The following paper delves into the topic of social and environmental considerations in public procurement in the EU. The paper consists of a legal part part and an economic part. The legal part focuses on identifying the rules that contracting authorities are subjugated to adhere to when they want to make use of these considerations in public procurement. As this is rather large topic and the paper is limited in its length, the field of the scope has been narrowed to social and environmental considerations as award criterions. The economic part of the paper focuses on how social and environmental criterias effect the transaction costs for the economic operator, how beeing social responsible in generel effects firms and if the current state of social responsibility in danish firms is enough to have an actual effect on the social and environmental problems at large. The legal part is mainly based on the case law on the topic from the Court of Justice of the European Union (ECJ) and to a smaller degree the soft law communications of the European Commission. The exposition takes the form of a evolutionary review. This shows how the rules for social and environmental award criterias takes more and more form through the cases of Beentjes, Storebælt, Nord-Pas de Calais, Evn- Wienstrom and Max Havelaar in the interplay between the restrictive European Commission and the more accommodative ECJ. The paper concludes that the ECJ leaves a relative large margin of discretion to the contracting authorities, as long as they abide to rules of the EU-treaty, mainly the rules of equal treatment and transperancy, and there is a link between the award criterion and the subject matter of the contract. The economic part opens by finding that there is a connection between the complexity of procurement contracts and the transaction costs of the economic operator and that social and environmental considerations adds to the complexity of the contract, thus adding to transaction costs. Afterwards the economic effects of a firm implementing a social responsible profile is examined. The focus of this is on brand value, employee productivity and cost of capital. According to the examined studies, there is a clear positive connection between a social responsible profile and brand value and employee productivity. The effect on cost of capital is less clear and although there are 4 positive indications, these are not conclusive. There are also costs connected to a social responsible profile, mainly the cost of advertising, the startup costs of the project and opportunity costs. Lastly, through a series of surveys on CSR in danish firms, it is concluded that the current level of social responsibility in danish firms is not at a level, where it have an overall positive effect on the overall social and environmental problems that we face in this age. In the discussion the suggestion of using social and environmental award criterias as a policy tool to get more firms to behave in a social responsible way is introduced. The main point is that the danish contracting authorities should use social and environmental award criterias on as many procurement contracts as possible, as this will help stimulate a marked where such considerations are held high.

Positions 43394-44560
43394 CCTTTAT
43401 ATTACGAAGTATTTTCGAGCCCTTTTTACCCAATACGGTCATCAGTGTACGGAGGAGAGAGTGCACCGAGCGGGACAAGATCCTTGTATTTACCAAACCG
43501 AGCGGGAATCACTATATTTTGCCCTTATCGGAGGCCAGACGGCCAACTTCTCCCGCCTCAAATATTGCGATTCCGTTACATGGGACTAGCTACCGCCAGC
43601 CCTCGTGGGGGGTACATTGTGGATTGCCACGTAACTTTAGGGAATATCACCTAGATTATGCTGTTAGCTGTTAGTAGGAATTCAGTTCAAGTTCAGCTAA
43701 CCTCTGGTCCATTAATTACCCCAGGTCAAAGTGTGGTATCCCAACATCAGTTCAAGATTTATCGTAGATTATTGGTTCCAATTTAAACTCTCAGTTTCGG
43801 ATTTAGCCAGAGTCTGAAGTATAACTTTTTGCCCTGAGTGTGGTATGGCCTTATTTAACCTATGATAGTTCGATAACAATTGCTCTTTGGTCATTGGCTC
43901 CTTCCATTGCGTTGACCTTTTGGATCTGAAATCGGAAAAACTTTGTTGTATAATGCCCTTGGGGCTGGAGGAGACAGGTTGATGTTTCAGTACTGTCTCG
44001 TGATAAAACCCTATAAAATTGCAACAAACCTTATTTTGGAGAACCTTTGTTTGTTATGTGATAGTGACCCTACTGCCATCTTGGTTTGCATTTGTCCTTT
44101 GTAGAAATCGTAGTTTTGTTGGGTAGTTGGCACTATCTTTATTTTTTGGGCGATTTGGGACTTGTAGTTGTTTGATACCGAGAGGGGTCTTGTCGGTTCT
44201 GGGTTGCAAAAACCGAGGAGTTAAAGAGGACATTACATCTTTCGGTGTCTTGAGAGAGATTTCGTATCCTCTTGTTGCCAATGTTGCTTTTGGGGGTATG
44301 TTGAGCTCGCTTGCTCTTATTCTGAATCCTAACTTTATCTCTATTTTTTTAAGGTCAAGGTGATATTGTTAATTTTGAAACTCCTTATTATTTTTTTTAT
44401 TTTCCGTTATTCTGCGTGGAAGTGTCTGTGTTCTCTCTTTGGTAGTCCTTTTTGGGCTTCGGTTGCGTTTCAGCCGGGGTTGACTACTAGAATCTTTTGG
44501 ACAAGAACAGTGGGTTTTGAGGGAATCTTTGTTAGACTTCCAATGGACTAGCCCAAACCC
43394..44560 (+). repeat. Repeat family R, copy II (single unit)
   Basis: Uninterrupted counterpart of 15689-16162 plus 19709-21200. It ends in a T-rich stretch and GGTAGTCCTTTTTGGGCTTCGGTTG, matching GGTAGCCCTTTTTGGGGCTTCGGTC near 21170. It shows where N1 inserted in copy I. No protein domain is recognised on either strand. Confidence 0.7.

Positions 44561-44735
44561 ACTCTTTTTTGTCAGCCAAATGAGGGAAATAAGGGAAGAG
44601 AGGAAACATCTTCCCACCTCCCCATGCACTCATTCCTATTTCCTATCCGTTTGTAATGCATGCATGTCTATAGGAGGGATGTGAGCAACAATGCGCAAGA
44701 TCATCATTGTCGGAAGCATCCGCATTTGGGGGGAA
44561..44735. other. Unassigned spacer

|Educations||MSc in Commercial Law, (Graduate Programme) Final Thesis|
|Number of pages||73|